A Letter to Joe Fernandez of Klout

Prisoner of Klout

A couple of months back, I wrote about online influence tool Klout, and their approach to how they build their membership (they use opt-out profiling, versus the more widely-used opt-in).

The main concern I had was the fact it was so difficult to leave Klout if you didn’t want to be seen as endorsing their product. As of today, two months later, my profile is still live, despite requests to be removed.

While the likes of Twitter, Facebook and Empire Avenue allow you to delete your account with one click, Klout has a bunch of hoops to go through – and even then, it would appear it doesn’t make much difference.

To his credit, Joe Fernandez – the CEO of Klout – reached out to me via email and addressed the fact that they were still working on how to best approach the opt-out / opt-in process, and that he would love to hear some ideas.

I sent an email back to Joe, but haven’t heard back yet – understandable, I can appreciate he’s busy. So here’s the reply below:

Hi Joe,

I think the single biggest issue is that it’s so difficult to leave.

I understand completely how you gather the information, but the advice from your marketing manager Megan on how to stop yourself from being measured isn’t very business-friendly. Megan’s advice is to make your feeds private – but for someone who does a lot of their business online, making your feeds private is like committing commercial suicide.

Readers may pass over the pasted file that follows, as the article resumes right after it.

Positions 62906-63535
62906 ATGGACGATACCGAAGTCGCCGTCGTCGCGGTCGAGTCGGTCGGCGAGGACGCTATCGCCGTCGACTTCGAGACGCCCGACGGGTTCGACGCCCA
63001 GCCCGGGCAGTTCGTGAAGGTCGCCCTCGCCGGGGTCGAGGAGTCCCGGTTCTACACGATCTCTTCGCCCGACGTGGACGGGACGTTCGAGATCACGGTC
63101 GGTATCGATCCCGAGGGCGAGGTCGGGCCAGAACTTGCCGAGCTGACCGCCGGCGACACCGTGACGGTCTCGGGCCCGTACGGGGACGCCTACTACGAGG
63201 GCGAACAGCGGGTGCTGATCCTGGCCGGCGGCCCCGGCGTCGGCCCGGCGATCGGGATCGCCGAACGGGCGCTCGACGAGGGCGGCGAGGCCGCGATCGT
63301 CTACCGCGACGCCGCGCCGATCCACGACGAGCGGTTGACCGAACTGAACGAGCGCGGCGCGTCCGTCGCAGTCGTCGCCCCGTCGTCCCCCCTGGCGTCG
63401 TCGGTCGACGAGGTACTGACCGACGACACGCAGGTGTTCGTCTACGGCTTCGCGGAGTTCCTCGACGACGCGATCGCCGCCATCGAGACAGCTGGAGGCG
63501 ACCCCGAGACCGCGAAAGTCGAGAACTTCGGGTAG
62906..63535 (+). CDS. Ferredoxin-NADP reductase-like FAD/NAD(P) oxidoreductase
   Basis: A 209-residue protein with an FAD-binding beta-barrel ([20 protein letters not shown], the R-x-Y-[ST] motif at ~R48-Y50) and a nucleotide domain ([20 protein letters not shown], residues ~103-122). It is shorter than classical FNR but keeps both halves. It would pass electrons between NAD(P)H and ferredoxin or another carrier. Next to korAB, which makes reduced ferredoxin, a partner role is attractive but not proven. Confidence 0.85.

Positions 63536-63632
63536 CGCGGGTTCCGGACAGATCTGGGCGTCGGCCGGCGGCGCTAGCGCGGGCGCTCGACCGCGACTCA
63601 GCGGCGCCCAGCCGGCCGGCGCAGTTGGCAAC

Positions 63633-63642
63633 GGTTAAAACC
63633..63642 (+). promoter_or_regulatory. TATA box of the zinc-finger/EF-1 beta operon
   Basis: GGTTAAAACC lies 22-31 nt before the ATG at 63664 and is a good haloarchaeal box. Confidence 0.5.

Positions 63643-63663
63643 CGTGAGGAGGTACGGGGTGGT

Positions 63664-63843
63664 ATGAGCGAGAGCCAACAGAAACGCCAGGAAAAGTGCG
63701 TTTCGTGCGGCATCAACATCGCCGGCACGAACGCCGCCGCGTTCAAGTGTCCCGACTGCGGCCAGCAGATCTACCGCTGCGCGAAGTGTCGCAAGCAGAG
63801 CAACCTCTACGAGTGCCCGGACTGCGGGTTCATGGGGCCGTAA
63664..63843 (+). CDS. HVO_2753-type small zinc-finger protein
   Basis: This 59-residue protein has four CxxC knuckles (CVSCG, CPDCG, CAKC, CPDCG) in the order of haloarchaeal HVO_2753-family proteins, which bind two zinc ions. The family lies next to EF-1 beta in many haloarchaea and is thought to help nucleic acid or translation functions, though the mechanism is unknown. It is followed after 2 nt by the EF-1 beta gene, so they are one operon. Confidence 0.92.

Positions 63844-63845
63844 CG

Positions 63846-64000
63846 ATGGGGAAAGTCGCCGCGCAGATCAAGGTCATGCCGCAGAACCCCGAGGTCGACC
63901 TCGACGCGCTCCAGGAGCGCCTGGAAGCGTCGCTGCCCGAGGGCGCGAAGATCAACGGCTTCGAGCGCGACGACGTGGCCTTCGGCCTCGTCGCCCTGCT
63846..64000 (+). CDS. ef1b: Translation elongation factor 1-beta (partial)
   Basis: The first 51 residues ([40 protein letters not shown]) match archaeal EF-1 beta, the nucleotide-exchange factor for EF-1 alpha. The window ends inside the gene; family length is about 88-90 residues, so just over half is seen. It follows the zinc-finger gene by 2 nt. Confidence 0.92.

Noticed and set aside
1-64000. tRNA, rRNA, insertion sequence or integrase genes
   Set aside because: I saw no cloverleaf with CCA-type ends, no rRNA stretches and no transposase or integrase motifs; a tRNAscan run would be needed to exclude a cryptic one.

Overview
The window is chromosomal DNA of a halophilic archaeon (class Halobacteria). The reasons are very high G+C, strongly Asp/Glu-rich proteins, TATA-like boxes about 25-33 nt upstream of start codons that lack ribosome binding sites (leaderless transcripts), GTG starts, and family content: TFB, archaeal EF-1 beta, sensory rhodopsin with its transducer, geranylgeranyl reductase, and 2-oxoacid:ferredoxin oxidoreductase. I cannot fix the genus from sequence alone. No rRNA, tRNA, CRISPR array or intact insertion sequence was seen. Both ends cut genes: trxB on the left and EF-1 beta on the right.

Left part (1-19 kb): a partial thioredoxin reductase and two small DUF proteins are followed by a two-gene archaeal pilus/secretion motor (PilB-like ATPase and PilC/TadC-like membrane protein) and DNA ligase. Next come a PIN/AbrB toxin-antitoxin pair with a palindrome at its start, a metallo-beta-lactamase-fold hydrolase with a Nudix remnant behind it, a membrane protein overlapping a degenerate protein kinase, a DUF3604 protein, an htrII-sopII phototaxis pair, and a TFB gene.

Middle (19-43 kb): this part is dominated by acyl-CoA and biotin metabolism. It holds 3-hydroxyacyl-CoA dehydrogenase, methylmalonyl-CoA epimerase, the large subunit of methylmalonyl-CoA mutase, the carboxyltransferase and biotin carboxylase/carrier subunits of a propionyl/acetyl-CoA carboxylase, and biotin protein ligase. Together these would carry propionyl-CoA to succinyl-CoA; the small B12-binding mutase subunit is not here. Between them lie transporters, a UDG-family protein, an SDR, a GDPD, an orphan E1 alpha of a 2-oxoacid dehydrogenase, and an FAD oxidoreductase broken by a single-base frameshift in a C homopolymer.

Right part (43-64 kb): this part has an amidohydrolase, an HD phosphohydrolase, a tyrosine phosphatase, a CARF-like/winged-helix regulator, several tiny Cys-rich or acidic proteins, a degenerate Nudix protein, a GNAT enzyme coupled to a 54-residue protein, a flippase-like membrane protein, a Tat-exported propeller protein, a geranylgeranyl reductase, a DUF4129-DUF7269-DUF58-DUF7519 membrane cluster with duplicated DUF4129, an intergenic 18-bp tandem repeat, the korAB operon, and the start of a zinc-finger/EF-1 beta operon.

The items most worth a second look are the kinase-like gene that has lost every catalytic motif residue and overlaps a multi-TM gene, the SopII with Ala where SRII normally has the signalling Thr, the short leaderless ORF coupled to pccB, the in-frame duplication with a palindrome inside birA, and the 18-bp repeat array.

Let’s say every single person online did that – Klout itself would have no reason to exist, since your information-gathering tools would have nothing to gather. So you can see the folly of that approach.

There are millions of people wanting to use Klout as a barometer of their “existence”. Fair enough – that’s your audience and the people you sell to investors and companies buying into the Klout ideal.

But there are also many people who don’t wish to be a part of a non-regulated system, and one that can (rightly or wrongly) be used as a third-party validator for expertise. For those people, it should be a simple option of “Delete My Account”, which the likes of Empire Avenue, Facebook, Google, Twitter and more offer.

Making it easy to leave should be as simple as it is for Klout to set up an account for you in the first place, whether you approve it or not.